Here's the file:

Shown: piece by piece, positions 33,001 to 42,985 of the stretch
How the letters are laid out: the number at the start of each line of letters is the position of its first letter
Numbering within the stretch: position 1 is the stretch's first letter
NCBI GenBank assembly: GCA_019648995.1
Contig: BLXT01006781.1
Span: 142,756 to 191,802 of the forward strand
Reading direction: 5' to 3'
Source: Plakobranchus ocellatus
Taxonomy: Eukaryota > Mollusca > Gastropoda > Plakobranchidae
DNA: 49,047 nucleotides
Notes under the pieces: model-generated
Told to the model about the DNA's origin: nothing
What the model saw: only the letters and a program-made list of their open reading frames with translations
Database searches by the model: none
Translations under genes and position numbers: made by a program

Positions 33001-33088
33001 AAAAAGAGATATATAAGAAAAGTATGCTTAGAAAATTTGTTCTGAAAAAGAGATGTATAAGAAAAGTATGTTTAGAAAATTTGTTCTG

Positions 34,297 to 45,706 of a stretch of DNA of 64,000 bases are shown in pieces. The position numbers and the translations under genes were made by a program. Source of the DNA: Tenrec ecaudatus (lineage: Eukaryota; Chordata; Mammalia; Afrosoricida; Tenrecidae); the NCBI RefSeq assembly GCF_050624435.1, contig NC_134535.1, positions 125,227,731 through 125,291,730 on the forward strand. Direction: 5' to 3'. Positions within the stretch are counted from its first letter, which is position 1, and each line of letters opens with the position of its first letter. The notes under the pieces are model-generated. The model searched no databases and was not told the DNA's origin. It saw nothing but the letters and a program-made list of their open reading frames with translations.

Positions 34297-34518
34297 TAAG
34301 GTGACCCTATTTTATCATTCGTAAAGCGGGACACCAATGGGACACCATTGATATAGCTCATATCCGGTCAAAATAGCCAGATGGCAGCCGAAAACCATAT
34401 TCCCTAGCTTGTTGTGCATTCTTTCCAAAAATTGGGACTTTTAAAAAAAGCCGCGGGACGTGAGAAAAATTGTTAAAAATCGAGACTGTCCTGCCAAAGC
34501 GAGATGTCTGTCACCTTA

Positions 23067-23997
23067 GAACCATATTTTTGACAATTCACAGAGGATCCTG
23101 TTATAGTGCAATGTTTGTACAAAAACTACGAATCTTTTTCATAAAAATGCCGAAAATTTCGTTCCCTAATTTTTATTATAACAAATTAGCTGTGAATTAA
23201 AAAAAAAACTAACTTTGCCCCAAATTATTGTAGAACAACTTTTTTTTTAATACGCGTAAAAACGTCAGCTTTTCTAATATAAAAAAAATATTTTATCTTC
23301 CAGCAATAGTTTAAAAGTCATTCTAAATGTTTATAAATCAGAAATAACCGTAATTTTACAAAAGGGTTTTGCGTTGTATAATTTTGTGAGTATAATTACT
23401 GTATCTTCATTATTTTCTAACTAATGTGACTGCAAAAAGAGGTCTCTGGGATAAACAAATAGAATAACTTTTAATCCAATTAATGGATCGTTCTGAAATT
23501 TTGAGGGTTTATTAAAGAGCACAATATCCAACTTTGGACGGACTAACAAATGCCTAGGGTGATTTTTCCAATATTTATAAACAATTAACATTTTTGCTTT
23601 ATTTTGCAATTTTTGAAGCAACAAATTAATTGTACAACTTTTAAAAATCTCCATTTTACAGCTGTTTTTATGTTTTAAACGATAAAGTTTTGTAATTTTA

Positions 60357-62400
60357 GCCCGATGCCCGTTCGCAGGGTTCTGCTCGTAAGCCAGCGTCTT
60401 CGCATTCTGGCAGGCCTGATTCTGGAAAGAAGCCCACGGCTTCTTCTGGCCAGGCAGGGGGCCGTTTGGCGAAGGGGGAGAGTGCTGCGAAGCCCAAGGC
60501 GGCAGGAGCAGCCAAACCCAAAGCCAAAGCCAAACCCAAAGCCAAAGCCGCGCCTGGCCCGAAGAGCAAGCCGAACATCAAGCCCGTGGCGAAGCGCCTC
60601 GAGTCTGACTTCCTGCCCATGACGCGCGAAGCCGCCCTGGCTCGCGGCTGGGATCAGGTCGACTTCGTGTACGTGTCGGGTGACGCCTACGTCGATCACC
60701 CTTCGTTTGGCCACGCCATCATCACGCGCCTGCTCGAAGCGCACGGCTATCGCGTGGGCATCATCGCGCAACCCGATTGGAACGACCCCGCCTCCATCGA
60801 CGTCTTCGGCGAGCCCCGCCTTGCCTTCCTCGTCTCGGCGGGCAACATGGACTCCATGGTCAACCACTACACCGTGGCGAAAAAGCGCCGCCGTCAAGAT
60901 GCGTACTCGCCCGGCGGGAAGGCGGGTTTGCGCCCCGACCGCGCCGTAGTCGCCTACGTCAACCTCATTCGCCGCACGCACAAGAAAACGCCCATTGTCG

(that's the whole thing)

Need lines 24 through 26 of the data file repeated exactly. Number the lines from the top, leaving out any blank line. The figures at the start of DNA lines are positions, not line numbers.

Positions 23067-23997
23067 GAACCATATTTTTGACAATTCACAGAGGATCCTG
23101 TTATAGTGCAATGTTTGTACAAAAACTACGAATCTTTTTCATAAAAATGCCGAAAATTTCGTTCCCTAATTTTTATTATAACAAATTAGCTGTGAATTAA